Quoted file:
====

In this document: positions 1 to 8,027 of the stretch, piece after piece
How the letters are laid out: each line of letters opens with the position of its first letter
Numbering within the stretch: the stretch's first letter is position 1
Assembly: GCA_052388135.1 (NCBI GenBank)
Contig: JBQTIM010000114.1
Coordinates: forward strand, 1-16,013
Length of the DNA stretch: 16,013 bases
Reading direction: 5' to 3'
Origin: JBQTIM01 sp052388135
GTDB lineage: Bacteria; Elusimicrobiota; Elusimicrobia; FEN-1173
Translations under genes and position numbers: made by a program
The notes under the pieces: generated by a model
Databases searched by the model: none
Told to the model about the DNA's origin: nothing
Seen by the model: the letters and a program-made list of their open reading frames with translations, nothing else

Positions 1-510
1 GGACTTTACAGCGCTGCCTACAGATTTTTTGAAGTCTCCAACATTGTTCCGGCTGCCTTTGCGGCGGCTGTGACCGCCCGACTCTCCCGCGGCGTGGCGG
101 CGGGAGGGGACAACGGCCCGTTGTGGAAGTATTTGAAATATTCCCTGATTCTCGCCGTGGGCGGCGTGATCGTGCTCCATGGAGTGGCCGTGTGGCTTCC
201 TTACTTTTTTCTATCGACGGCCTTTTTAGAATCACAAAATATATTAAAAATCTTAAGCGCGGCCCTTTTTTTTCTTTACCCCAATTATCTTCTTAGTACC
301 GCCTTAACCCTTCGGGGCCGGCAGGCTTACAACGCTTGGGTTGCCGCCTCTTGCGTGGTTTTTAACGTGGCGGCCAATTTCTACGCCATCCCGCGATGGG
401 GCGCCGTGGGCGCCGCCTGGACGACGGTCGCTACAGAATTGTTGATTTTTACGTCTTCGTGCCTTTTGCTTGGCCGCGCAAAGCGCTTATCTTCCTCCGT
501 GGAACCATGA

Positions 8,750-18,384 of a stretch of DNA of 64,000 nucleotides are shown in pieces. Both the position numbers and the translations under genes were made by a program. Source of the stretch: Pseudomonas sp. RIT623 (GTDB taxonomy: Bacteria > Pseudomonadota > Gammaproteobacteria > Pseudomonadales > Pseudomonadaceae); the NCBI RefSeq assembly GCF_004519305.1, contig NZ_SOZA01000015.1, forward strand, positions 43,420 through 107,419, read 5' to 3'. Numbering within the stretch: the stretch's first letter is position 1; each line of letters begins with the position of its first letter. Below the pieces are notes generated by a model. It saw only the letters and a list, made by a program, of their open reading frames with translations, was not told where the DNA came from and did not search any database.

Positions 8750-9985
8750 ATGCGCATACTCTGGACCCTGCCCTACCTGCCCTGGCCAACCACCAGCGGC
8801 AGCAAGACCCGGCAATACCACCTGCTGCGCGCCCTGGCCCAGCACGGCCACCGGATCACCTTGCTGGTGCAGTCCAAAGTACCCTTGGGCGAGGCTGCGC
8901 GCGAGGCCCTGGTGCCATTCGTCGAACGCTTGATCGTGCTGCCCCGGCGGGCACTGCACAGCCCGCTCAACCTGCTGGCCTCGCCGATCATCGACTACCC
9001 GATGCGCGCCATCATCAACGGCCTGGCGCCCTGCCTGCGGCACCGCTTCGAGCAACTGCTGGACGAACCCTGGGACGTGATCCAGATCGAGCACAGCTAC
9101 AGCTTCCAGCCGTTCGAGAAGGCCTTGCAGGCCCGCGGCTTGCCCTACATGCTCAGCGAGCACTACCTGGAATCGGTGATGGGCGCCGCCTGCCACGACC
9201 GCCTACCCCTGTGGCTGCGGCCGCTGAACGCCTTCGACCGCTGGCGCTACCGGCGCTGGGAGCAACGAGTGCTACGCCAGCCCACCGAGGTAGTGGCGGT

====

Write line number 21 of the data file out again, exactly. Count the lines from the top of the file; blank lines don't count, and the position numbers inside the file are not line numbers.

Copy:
401 GCGCCGTGGGCGCCGCCTGGACGACGGTCGCTACAGAATTGTTGATTTTTACGTCTTCGTGCCTTTTGCTTGGCCGCGCAAAGCGCTTATCTTCCTCCGT